2002 cast was pretty weak compared to contenders, especially once Robinson was injured. In 2000, Robinson was still capable of 20/10 and a top 5 defender, so really not much worse than Kobe at that time, but the Spurs weren't that deep either. But in 2001, while Robinson declined a bit, he was still a top 20 player and top 5 defender, while they added Anderson who was a threat to create off the dribble, shoot and make plays. He actually played at a borderline all-star level once he and the Spurs got going, and when he went down in the playoffs, Antonio Daniels who had averaged 12/6, 47 FG%, 44 3P% in the 23 games he started averaged 18/3/4, 51 FG% in the 6 games without him. And to complement the inside game, the Spurs led the league in 3P% at 41%. I can't call that weak, but the Lakers did expose a key weakness which the Spurs addressed by getting Bowen, and Anderson's injury hurt a lot as well.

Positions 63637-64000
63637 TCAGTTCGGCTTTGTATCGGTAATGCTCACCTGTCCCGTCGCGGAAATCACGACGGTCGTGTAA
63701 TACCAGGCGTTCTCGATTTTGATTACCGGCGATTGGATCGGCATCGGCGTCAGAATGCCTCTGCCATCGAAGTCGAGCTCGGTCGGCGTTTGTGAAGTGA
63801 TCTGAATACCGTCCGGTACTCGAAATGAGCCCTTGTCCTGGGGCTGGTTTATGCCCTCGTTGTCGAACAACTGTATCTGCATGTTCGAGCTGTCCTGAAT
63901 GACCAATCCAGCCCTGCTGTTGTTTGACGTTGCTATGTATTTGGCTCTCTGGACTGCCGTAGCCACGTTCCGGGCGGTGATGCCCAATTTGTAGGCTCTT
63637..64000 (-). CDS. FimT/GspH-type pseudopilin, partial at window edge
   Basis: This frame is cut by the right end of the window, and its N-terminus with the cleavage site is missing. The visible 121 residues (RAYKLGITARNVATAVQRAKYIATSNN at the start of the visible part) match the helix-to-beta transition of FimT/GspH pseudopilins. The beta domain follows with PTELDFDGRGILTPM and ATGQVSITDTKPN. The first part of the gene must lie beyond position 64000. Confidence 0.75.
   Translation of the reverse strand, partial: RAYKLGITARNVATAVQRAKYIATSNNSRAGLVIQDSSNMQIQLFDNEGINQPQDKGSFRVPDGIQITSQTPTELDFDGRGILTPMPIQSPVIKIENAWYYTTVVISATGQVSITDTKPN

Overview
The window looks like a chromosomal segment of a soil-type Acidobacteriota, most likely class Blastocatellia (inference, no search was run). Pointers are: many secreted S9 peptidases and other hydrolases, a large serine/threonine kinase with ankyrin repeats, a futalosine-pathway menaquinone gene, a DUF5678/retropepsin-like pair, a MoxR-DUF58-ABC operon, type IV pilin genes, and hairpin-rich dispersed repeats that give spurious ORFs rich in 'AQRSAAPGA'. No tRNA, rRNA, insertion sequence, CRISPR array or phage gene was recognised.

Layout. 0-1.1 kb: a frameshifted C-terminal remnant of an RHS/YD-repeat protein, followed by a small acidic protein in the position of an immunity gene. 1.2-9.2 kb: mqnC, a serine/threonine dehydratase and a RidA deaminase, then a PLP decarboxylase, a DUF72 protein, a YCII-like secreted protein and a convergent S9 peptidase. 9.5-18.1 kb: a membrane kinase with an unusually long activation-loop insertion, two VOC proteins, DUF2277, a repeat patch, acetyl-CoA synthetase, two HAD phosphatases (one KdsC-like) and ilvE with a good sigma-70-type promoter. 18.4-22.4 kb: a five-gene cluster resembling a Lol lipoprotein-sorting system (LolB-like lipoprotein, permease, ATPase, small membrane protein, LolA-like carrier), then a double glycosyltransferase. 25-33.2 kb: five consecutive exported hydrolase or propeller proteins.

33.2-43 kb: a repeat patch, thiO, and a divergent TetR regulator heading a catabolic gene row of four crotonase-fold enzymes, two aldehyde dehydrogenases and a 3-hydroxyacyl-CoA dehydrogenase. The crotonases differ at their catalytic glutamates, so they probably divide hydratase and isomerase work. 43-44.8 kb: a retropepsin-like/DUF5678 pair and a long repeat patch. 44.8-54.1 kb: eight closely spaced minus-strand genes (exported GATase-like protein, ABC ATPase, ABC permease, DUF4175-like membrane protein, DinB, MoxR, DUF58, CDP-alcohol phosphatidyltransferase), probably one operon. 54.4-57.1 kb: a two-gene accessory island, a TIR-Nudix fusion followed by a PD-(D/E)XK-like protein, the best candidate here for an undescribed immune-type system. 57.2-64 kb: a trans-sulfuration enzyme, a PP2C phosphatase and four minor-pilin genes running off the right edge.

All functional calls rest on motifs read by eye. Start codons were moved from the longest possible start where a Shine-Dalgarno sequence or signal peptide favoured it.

2003 cast is notable for the lack of an all-star or 2 around Duncan for a championship team, but they were deep with a lot of guys who could contribute.

The early Spurs, before Robinson was a role player were somewhat similar to the Shaq/Kobe Lakers actually. Not the deepest team, but their duo gave them such an advantage and they had such a great coach.

In the Lakers case, it was the inside/outside duo, which has to be the best ever while in the Spurs case it was the two 7 foot defensive anchors which may be the best big man duo ever, at least for the first 3-4 years, and it's really unique and almost impossible to match up with.
ShaqAttack3234 is offline   Reply With Quote